“Readers could not wait to get their copy of the Post to read what Rose had written,” Kirk said.
9. Salisbury Fire Dept. investigation
An investigation into the Salisbury Fire Department culminated in January and February 2011 with the dismissal of three employees and the suspension of a fourth.
Battalion Chief Chris Lyerly, Capt. Baxter “Buddy” Miller and firefighter Courtney Brown all were fired from the department. Firefighter Castleman “Chet” Hedrick was suspended without pay and later returned to active duty.
While city officials refused to disclose the specific acts that cost the employees their jobs, City Manager David Treme said the investigation began in mid-December after Fire Department officials brought “rumors” to the attention of City Hall.
And those rumors, Treme confirmed, were “close” to the same allegations contained in an anonymous letter sent to city officials and the Salisbury Post — that the misconduct was sexual in nature and involved several Fire Department employees.
Brown was fired for “misrepresentation of facts and willful acts of misconduct,” according to her dismissal letter, while Lyerly and Miller were fired “due to actions of misconduct by a fire department supervisor.”
Officials sought to maintain confidence in the fire department.
“We are sincerely saddened and disappointed that we have had to deal with personnel issues involving members of the Salisbury Fire Department. I regret if these actions have diminished confidence in our department,” Fire Chief Bob Parnell said in a statement.
“However, I want to assure our citizens that during this time, their fire protection service was never compromised. … We will work hard to maintain the public’s confidence in our department.”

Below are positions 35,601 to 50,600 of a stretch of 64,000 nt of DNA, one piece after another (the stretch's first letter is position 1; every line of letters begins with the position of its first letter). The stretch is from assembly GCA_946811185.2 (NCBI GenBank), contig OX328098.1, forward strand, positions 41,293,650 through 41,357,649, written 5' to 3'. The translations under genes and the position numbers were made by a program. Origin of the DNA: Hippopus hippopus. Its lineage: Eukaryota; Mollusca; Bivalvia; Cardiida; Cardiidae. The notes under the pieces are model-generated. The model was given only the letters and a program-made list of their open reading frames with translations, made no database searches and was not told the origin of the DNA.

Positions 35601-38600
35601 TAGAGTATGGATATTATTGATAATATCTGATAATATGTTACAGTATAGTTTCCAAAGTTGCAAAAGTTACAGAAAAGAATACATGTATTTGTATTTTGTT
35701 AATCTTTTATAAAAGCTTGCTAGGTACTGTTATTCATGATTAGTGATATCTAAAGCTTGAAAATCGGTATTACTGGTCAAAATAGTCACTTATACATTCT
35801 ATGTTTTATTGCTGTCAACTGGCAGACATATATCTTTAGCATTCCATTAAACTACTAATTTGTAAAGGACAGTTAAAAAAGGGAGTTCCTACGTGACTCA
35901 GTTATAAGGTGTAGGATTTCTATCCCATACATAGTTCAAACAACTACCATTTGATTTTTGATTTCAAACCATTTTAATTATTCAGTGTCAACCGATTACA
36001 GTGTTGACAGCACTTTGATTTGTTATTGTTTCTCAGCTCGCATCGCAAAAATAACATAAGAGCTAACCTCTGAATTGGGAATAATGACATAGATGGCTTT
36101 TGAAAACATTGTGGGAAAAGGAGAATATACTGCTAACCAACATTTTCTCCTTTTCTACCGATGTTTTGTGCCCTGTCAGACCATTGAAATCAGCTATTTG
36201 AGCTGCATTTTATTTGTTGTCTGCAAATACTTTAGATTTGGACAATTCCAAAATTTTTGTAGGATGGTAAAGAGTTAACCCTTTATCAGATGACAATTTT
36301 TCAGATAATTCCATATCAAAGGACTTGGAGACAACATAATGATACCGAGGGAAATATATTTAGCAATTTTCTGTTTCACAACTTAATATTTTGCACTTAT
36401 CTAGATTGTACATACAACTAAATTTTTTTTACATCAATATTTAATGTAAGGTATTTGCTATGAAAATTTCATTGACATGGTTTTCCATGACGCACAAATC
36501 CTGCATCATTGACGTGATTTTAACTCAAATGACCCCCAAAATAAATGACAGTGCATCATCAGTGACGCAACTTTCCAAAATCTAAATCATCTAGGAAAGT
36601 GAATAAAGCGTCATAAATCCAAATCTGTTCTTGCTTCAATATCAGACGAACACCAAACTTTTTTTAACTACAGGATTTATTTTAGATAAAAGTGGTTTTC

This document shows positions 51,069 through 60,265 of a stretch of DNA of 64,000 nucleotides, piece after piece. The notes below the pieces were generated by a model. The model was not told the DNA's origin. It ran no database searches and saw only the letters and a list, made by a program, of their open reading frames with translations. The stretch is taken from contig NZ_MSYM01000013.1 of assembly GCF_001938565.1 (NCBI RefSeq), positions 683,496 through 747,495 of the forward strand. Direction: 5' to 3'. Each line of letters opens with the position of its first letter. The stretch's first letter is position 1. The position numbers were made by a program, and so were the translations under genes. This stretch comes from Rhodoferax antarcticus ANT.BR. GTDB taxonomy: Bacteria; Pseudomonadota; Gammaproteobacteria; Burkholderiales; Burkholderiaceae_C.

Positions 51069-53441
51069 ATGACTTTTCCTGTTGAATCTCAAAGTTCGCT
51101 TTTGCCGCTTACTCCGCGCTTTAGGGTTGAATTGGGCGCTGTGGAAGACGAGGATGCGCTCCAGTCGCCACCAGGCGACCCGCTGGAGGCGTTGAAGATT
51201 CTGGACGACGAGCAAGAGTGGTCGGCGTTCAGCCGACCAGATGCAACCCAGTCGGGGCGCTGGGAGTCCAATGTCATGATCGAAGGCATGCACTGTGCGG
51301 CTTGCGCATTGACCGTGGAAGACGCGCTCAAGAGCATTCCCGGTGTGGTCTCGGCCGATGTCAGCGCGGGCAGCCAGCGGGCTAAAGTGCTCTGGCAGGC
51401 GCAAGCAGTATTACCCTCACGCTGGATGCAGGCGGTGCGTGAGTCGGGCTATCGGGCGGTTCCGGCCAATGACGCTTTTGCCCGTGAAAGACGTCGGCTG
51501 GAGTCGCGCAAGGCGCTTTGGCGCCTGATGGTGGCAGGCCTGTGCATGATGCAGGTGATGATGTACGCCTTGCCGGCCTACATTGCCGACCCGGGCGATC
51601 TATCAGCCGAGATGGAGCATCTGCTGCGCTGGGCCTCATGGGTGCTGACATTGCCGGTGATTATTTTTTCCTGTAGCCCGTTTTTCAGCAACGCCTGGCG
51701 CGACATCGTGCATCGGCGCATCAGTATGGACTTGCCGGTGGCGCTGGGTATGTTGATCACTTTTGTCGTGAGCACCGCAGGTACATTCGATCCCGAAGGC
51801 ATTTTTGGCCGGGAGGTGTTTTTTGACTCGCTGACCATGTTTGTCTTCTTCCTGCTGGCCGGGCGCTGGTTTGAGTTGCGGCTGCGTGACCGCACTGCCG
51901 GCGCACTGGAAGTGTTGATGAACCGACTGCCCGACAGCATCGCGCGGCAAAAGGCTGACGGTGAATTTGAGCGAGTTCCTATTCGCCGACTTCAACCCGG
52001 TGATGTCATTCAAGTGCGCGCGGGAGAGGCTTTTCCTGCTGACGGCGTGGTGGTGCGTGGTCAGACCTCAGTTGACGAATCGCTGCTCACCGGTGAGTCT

10. Falling property values
When he got his revaluation notice in March, Clyde Motley was baffled.
According to Rowan County, the value of his house and 2.4 acres of land on Cox Road fell 21 percent — from $121,000 in 2007 to $96,000 in 2011.
“I just can’t understand how a piece of property can drop that much,” Motley said at the time.
He wasn’t alone. Property values fell across Rowan as the results of a countywide revaluation arrived in mailboxes. It was the first assessment of tax value since the housing bubble burst at the outset of the Great Recession.
While most of the thousands of appeals spawned by the revaluation sought even lower tax bills, many homeowners thought their values had been cut too much.
And it hit local governments hard. Faced with shrunken tax bases, many government bodies, including Rowan County, increased their tax rate just to bring in the same revenue.
Kannapolis fared best in the revaluation because most of it lies in Cabarrus County, and gains in tax base there offset the losses in the Rowan portion of the city, City Manager Mike Legg said in March.
But Cabarrus is conducting a revaluation now that’s set to take effect in 2012.
“Our pain may be next year,” Legg said.
Reporter Emily Ford contributed to this story.